harmony-dev mailing list archives

Site index · List index
Message view « Date » · « Thread »
Top « Date » · « Thread »
From George Harley <george.c.har...@googlemail.com>
Subject Re: local test server (Was: Re: [jira] Commented: (HARMONY-71) java.net.URLConnection.setUseCaches throws unspecified IllegalAccessError)
Date Thu, 23 Feb 2006 10:19:54 GMT
Just want to emphasise something that has possibly got lost in this 
thread. To date, all of the discussion on this topic seems to have been 
based on "eye balling" of the code in issue HARMONY-57. It would almost 
certainly help move things forward if people were to start actually 
running the tests (particularly those pesky java.net.* ones).

Once people start running these tests we can discuss experiences of 
set-up etc and work to *evolve* them into something more suitable to the 
needs of the Harmony development community. It's only natural that 
improvements in test coverage, test quality and test 
complexity/simplicity are going to occur. The simpler it is to set up 
and run the tests, the better for all of us. My own comments on this 
thread have been mainly focussed about what is actually there *today* in 
HARMONY-57 ; it would be great to move up to discussions on the running 
tests and then for us all to participate in their evolution.

My 2 Euro Cents.


George Harley wrote:
> Mark Hindess wrote:
>> I think it might help this disagreement if we step back and decide
>> what scenarios for running tests we are trying to optimise.
> Disagreement ? What ? On this mailing list ? :-)
>> Personally, whenever I write tests I'm doing it to optimise the
>> scenario where a new users comes to the project and does:
>> 1$ svn co ... classlib # or wget/tar if you prefer
>> 2$ cd classlib/make
>> 3$ ant test
>> I do this because I want the tests to be easy to run by new users
>> particularly on new platforms.  I hope making it this easy means we
>> get more people running tests and that we get a broader set of results
>> than we could acheive ourselves.
>> This scenario becomes slightly less pleasant if, between steps 2 and
>> 3, [*] you have to find your nearest Linux machine and install Apache
>> httpd, your-favourite-ftp-server, Dante socks server, etc.  This
>> typically means that I'd be inclined to write stub servers to test
>> against.
>> But this doesn't mean George is wrong!  Because *if* there was a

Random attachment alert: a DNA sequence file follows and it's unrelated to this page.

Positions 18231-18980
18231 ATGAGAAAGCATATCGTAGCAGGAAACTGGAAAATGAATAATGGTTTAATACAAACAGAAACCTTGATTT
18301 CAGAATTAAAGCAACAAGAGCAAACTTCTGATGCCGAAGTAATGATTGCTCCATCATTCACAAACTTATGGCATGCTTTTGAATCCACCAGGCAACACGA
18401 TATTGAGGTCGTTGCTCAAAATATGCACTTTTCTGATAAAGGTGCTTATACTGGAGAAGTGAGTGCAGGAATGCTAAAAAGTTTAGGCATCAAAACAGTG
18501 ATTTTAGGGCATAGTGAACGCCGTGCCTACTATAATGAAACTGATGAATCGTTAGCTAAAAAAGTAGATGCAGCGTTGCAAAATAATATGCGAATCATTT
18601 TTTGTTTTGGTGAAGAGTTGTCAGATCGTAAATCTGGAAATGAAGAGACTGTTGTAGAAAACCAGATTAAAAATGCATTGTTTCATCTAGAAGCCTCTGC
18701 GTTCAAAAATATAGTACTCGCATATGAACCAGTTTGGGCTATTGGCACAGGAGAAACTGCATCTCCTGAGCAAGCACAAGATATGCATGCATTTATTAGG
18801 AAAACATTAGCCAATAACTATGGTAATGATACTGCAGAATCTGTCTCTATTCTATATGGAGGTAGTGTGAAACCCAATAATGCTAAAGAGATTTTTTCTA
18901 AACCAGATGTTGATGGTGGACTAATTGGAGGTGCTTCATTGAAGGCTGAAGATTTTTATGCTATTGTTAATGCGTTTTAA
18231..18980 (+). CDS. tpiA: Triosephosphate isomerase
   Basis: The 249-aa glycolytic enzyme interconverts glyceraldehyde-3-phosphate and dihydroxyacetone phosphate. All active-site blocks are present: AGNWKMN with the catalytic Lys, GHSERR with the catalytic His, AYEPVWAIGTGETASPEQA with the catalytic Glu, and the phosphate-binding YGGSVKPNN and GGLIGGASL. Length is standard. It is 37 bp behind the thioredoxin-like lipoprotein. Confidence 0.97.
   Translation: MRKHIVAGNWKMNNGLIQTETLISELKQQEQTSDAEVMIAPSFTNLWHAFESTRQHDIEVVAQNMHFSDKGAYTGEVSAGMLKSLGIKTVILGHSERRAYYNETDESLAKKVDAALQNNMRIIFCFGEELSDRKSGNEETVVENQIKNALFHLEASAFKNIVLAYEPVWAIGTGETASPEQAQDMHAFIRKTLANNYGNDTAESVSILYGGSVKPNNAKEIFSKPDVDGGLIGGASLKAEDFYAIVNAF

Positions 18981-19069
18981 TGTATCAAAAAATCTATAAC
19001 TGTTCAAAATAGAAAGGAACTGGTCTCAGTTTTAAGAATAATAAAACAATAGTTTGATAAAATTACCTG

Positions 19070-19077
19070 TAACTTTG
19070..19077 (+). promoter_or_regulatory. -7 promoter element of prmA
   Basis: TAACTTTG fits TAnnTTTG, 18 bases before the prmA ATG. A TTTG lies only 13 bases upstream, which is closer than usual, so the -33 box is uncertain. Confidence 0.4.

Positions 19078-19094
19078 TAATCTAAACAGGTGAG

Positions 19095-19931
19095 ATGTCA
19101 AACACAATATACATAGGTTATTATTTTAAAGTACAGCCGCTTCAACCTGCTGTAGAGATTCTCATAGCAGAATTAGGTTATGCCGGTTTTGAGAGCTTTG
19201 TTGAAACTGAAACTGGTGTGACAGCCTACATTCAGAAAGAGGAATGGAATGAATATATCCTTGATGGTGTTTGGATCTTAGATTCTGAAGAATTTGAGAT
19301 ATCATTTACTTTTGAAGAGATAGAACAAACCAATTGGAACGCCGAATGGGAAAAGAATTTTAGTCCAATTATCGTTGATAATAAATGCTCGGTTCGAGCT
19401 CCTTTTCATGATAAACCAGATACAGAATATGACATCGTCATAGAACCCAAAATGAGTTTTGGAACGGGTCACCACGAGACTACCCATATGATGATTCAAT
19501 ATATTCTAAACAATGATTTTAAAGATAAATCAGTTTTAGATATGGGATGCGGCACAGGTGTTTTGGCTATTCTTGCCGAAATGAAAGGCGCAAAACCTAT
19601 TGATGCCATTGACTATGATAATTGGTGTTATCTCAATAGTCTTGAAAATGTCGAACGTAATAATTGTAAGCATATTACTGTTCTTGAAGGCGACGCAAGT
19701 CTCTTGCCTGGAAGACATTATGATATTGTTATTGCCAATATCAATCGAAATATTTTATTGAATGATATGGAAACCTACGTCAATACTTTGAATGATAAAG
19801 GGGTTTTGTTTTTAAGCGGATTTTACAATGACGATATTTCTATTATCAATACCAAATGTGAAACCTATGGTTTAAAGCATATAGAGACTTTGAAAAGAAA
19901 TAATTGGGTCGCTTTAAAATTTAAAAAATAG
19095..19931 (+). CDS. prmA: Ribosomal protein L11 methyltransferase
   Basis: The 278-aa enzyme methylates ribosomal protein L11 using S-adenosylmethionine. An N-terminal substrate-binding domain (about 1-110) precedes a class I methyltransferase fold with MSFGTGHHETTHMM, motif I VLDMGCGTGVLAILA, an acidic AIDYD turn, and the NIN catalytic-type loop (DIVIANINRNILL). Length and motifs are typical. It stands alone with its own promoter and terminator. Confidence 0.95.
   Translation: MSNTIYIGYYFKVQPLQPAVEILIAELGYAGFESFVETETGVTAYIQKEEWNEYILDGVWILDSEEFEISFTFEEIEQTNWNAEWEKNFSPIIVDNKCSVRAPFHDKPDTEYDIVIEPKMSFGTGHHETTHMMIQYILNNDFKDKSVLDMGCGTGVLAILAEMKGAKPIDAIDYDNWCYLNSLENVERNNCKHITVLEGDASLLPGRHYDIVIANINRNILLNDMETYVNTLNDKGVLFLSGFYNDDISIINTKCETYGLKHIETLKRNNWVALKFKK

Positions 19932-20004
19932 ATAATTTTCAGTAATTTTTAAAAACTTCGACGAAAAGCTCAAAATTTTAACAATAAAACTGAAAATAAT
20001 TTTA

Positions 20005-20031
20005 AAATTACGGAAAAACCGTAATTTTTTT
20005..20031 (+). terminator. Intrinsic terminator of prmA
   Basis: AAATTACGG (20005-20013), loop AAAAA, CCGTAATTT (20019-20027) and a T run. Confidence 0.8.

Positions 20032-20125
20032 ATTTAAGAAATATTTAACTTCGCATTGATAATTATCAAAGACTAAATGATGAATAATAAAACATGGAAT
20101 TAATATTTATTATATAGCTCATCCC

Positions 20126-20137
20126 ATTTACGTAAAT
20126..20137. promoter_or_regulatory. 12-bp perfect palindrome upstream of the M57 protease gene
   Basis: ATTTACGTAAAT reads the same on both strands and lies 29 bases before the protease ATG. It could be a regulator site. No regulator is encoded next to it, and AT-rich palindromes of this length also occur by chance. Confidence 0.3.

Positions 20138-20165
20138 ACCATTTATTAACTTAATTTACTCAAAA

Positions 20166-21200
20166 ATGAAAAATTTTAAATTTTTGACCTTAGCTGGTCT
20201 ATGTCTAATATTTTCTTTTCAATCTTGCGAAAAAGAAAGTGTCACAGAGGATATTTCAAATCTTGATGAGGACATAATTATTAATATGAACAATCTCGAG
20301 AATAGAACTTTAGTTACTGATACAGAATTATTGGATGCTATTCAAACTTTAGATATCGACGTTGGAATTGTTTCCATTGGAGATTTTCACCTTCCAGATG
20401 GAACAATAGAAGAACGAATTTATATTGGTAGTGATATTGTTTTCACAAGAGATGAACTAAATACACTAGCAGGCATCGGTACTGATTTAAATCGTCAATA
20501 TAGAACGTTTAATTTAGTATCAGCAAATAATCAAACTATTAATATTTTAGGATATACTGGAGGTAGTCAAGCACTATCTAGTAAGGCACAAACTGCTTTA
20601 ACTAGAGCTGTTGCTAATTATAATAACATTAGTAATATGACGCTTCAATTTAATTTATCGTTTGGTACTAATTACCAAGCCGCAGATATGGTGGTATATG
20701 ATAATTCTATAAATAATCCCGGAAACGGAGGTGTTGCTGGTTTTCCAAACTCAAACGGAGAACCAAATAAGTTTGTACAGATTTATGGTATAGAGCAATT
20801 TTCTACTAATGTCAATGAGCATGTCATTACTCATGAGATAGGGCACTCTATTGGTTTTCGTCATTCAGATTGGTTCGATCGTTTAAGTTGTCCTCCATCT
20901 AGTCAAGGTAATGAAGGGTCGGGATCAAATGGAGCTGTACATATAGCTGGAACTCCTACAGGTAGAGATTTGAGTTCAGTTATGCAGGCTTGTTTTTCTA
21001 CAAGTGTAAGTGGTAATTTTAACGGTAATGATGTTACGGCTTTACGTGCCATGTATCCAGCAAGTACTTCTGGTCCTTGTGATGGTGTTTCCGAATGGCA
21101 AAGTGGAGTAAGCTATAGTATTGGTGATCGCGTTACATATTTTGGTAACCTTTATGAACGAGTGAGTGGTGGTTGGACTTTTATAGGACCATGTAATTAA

>> publically accessible Internet server that already had Apache httpd,
>> twoftpd (my favourite ftp server this week), Dante socks, etc, then
>> the scenario I like to optimise becomes possible.  The effort of
>> setting up one hosting server is definitely cheaper than the effort of
>> implementing stubs - I know because I set up the server George tests
>> against and it didn't take much time at all.
> Agreed : a central, publicly available test server that could be used 
> for network-related testing would IMHO be advantageous to us all. I 
> wonder if such a server can be supplied through the auspices of the 
> ASF ? Incidentally, it took me only a small amount of time to set up 
> my laptop for running the tests on locally.
>> Having one server means we wont get 1000's of users asking Apache
>> httpd, twoftpd, Dante socks configuration questions on our mailing
>> lists.  It also means we have a way to see the other half of the
>> results - that is, the server logs.  (Stubs should make this easier
>> and this cost should be considered too but if we ran the server we
>> could make this easier.)
>> George's approach continues to be cheaper even if a few groups have to
>> set up there own servers - though I think the set of users who "don't
>> have Internet access but do have a mechanism for getting up to date
>> Harmony code" should be small and getting smaller.  Of course, it
>> becomes much more expensive if everyone has to do it.
> Agreed.
>> I've never tried using George's approach on past projects because I've
>> either also been writing server code, that can/should be used by
>> tests, or because the server was massive and I didn't have the
>> experience or resources to run a real server.  Because of this,
>> initially, I was inclined to support the implemention of stubs, but
>> now I'm not so certain.
>> I think it basically comes down to whether or not we can provide a
>> central server.  I'm not sure it's a simple question but for me this
>> question is key to this issue.
>> Or perhaps I'm optimising for the wrong scenario?
>> Regards,
>>  Mark.
>> [*] More likely people would run step 3 find it goes horribly wrong
>>     then read the README they ignored initially and discover why. ;-)

View raw message